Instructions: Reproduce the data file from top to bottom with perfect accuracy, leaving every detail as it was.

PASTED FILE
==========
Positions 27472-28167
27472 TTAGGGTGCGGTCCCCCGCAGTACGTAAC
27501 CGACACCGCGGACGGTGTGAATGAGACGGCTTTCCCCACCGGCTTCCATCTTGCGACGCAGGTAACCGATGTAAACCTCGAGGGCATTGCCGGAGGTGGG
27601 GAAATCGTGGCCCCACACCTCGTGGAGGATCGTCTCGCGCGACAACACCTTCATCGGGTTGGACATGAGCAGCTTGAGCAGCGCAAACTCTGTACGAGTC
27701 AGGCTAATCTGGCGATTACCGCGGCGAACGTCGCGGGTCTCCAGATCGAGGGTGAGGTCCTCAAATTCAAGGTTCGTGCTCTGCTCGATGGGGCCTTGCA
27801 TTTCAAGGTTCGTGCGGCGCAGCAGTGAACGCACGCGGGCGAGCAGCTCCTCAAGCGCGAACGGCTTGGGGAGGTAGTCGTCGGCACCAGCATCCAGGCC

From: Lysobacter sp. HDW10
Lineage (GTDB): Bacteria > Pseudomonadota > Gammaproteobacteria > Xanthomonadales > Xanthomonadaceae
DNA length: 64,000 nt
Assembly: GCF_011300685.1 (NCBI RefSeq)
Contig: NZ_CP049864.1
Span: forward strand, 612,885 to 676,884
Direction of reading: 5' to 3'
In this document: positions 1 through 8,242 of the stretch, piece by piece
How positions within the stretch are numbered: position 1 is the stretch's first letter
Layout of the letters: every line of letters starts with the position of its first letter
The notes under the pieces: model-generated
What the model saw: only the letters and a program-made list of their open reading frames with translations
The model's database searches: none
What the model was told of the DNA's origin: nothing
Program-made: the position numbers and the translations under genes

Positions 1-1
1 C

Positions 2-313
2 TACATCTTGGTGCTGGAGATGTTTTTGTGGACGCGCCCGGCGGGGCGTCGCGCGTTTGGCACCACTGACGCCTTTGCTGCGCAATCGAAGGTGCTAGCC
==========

Positions 27472-28167
27472 TTAGGGTGCGGTCCCCCGCAGTACGTAAC
27501 CGACACCGCGGACGGTGTGAATGAGACGGCTTTCCCCACCGGCTTCCATCTTGCGACGCAGGTAACCGATGTAAACCTCGAGGGCATTGCCGGAGGTGGG
27601 GAAATCGTGGCCCCACACCTCGTGGAGGATCGTCTCGCGCGACAACACCTTCATCGGGTTGGACATGAGCAGCTTGAGCAGCGCAAACTCTGTACGAGTC
27701 AGGCTAATCTGGCGATTACCGCGGCGAACGTCGCGGGTCTCCAGATCGAGGGTGAGGTCCTCAAATTCAAGGTTCGTGCTCTGCTCGATGGGGCCTTGCA
27801 TTTCAAGGTTCGTGCGGCGCAGCAGTGAACGCACGCGGGCGAGCAGCTCCTCAAGCGCGAACGGCTTGGGGAGGTAGTCGTCGGCACCAGCATCCAGGCC

From: Lysobacter sp. HDW10
Lineage (GTDB): Bacteria > Pseudomonadota > Gammaproteobacteria > Xanthomonadales > Xanthomonadaceae
DNA length: 64,000 nt
Assembly: GCF_011300685.1 (NCBI RefSeq)
Contig: NZ_CP049864.1
Span: forward strand, 612,885 to 676,884
Direction of reading: 5' to 3'
In this document: positions 1 through 8,242 of the stretch, piece by piece
How positions within the stretch are numbered: position 1 is the stretch's first letter
Layout of the letters: every line of letters starts with the position of its first letter
The notes under the pieces: model-generated
What the model saw: only the letters and a program-made list of their open reading frames with translations
The model's database searches: none
What the model was told of the DNA's origin: nothing
Program-made: the position numbers and the translations under genes

Positions 1-1
1 C

Positions 2-313
2 TACATCTTGGTGCTGGAGATGTTTTTGTGGACGCGCCCGGCGGGGCGTCGCGCGTTTGGCACCACTGACGCCTTTGCTGCGCAATCGAAGGTGCTAGCC